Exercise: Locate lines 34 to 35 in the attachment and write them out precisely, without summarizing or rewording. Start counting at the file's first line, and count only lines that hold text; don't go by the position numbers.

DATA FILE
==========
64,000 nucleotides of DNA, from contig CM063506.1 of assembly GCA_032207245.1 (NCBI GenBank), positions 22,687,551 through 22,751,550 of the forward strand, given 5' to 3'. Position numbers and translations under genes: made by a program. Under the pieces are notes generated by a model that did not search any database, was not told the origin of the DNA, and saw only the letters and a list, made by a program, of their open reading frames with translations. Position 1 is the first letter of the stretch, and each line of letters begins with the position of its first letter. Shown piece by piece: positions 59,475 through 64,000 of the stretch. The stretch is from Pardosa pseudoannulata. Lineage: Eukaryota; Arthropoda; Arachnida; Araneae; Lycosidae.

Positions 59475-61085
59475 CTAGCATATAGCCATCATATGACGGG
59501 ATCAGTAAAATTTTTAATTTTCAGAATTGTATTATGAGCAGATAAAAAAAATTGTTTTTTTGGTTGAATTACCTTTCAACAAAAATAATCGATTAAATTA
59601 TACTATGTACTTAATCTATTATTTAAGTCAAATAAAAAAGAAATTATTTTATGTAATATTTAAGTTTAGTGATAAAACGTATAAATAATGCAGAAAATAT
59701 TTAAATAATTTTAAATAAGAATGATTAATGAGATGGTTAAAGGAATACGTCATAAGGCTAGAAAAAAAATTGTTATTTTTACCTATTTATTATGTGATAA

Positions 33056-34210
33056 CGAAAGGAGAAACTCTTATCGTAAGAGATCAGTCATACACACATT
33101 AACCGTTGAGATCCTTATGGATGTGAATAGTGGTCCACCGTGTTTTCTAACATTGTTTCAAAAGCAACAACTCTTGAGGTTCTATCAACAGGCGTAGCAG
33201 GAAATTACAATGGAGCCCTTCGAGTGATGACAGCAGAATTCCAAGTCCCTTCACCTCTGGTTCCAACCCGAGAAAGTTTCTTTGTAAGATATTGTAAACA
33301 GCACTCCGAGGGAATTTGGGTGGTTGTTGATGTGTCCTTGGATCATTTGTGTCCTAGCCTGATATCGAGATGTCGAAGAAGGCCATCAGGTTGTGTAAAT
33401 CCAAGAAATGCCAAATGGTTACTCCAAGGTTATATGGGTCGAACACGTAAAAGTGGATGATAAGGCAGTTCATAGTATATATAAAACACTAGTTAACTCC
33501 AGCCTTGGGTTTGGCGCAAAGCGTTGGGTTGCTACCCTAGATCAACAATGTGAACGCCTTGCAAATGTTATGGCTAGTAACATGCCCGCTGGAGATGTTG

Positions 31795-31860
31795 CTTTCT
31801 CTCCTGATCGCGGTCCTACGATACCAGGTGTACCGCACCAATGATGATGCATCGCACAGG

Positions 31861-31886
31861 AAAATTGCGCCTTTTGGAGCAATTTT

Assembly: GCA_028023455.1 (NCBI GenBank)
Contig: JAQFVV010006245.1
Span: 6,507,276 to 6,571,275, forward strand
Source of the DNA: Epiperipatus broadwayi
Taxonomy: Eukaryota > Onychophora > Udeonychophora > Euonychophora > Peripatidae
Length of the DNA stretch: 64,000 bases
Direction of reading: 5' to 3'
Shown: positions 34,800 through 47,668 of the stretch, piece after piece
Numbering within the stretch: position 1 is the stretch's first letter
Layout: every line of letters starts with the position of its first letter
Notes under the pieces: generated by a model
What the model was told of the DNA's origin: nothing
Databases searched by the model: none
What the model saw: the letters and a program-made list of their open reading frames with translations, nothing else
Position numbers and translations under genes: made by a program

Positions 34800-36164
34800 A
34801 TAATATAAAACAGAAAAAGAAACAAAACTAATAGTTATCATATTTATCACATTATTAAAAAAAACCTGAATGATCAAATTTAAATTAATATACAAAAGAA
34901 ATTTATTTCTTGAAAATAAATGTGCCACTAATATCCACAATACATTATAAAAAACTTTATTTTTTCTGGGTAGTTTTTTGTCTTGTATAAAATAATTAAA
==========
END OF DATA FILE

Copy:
Positions 34800-36164
34800 A